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Queer Eye Germany – the spin-off with soul

The German version of Netflix's hit makeover series looks cheaper and more like a world I can recognise, says MEGAN NOLAN

The Fab Fünf: Jan-Henrik Scheper-Stuke, David Jakobs, Ayan Yuruk, Leni Bolt, Aljosha Muttardi (Photo: Thomas Schenk/Netflix)

It probably says something about me and the amazingly Americentric culture I inhabit that I was somehow momentarily surprised by the new
German iteration of Queer Eye being in German. “Of course it is,” I thought to myself right away, “What else were you expecting?”

In truth I was expecting the American Fab Five to be deemed so beloved that they would be wheeled out in every new territory, but it’s a wonderful thing that they haven’t. So much of what is good here is blessedly specific and localised. By allowing this shift, Queer Eye Germany has come up with something which to my mind exceeds the limitations of its glossier origin point.

An instant international hit, Queer Eye has not only been a coup for Netflix, but also launched its stars as feted, cult-status celebrities. Most women I know foster a crush on Jonathan Van Ness, the non-binary beam of sunshine tasked with updating hair and beauty.

The show is itself a reboot, the original having been five gay guys who pep up a straight man’s boring life. But the strict gender binary felt outdated by the time of the reboot, and now the only required premise is that the Fab Five are helping someone who has got lost along the way and needs help with a major life reset.

Is the show good? It’s… efficient. Often the subjects are so affecting that one’s opinions on the rest of the production surrounding them don’t really matter. They are people who have been worn down either by loss and tragedy or just the mundane drudgery of ordinary life. There are often people who take on inordinate responsibility for those around them and don’t take care of themselves as a result, and there are older people who have lost a spouse and don’t know how to proceed in the world.

They are deserving of this uplifting intervention, and their stories and spirits are moving. At the same time, this uplifting business is so directed and neatly packaged that at times the swell in your throat comes with a bit of indignation. Yes, you’re moved, but you’re so aware of all the machinations that it’s hard to feel sincere.

Not so with Queer Eye Germany. For one thing, it looks cheaper and more like a world I can recognise. Even the colour grading makes a difference – fewer technicolour cornfields and small-town high streets bursting with vividity, more grey-ish motorways and suburbs with scrubby yards. This logic also holds true for the people involved.

Many American people don’t find it essentially unnatural to be on television. They tend to be more open and willing to engage with invasive questions. This is, when you think about it, not the most normal response to having your life swiftly dissected for entertainment purposes.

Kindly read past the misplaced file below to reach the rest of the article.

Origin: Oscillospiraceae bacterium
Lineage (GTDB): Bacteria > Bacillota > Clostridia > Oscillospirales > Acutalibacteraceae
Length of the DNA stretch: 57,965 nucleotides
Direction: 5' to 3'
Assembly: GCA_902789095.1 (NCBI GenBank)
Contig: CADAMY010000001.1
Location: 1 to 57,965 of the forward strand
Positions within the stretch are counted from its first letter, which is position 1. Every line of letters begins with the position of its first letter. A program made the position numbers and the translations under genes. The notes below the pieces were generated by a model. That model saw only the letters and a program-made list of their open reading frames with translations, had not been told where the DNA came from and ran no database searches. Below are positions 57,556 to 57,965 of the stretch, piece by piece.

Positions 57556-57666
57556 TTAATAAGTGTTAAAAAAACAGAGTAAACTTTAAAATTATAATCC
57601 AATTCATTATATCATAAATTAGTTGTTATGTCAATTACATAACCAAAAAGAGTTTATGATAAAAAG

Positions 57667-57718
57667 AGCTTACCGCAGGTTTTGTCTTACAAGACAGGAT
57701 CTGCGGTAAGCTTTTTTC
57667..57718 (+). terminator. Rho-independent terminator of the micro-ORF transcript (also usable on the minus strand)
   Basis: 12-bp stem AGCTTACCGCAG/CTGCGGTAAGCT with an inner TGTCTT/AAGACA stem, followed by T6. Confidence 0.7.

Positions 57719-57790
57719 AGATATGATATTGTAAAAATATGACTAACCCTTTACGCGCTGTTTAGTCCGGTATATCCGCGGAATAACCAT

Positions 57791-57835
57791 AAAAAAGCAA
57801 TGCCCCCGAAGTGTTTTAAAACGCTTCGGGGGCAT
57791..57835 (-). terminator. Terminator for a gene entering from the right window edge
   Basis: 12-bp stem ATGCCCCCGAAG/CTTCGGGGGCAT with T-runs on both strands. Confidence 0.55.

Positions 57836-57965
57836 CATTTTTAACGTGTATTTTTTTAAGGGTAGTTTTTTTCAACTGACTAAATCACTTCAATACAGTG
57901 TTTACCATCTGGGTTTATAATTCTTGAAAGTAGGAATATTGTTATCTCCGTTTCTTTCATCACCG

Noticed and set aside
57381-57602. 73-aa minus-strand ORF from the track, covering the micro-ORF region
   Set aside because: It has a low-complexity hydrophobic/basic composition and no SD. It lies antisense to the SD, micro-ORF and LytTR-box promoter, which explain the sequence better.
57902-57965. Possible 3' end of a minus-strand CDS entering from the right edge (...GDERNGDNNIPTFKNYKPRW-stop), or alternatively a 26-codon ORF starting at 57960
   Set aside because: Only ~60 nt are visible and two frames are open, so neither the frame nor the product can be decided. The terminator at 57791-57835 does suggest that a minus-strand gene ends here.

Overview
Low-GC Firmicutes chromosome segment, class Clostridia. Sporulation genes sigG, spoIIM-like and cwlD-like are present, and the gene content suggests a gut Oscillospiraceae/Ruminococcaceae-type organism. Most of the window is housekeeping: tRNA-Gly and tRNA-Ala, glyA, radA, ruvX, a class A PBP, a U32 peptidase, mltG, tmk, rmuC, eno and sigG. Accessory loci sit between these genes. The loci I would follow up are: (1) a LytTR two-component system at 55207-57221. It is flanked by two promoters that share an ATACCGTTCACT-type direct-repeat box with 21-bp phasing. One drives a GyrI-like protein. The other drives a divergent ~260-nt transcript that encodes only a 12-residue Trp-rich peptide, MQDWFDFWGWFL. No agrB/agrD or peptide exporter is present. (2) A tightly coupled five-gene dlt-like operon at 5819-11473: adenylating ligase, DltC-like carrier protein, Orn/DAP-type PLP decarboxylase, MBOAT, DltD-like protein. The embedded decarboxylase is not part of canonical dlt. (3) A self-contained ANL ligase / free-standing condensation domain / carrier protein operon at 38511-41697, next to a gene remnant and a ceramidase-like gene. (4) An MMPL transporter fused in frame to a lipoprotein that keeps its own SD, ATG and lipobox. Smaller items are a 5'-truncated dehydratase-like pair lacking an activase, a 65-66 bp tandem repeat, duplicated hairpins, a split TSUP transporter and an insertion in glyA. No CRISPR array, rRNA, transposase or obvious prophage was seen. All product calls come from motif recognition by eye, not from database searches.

In Queer Eye Germany, the participants mostly have a more understandable reaction, which is to find it difficult at first. They are more nervous, but no less candid – their suffering and endurance, when it is revealed, take on a different quality, one that allows me to feel moved without the sneaking ghost imprint of artifice that haunts the original.

The Fab Fünf are David, who does hair and beauty and has the Jonathan Van Ness It factor in spades, Ayan in charge of interiors and who is of Turkish descent (meaningfully, in the German context – he says he had never seen a queer Turkish man growing up). There is Leni, a kind, non-binary person who helps with life advice and social and relationship skills, the charming dandy Jan-Henrik looking after wardrobe, and Aljosha, a former doctor turned health consultant.

For me, the articulation of why this series works so well came in the very first episode.

Single father Bjorn lives with his 11-year-old son in a house decorated with excessive sports paraphernalia. He adores his child but suffers from an amazingly visible lack of confidence. His shoulders slope down, his face shut, unable to make eye contact. This alone is fairly heartbreaking to see, the sweet good man struck dumb by the sense of his own inadequacy and his urge to find a new partner.

Once Bjorn has begun to open up, they have him repeat affirmations to improve his confidence. “I am an excellent and caring father,” is one of them, but when he tries to repeat it he is silent, before breaking down. The words mean too much to him, he is incapable of saying them or believing they could be true.

At the end, the Fab Fünf ask his son what his favourite part was. He says, “To see my dad happy”, and turns, in tears, to hold his father. This is something really quite remarkable, worth any hang-ups about schmaltz – to facilitate two people who love each other more than life itself but who can’t speak it aloud overcome the silence, to acknowledge the painful devotion they share for one another.

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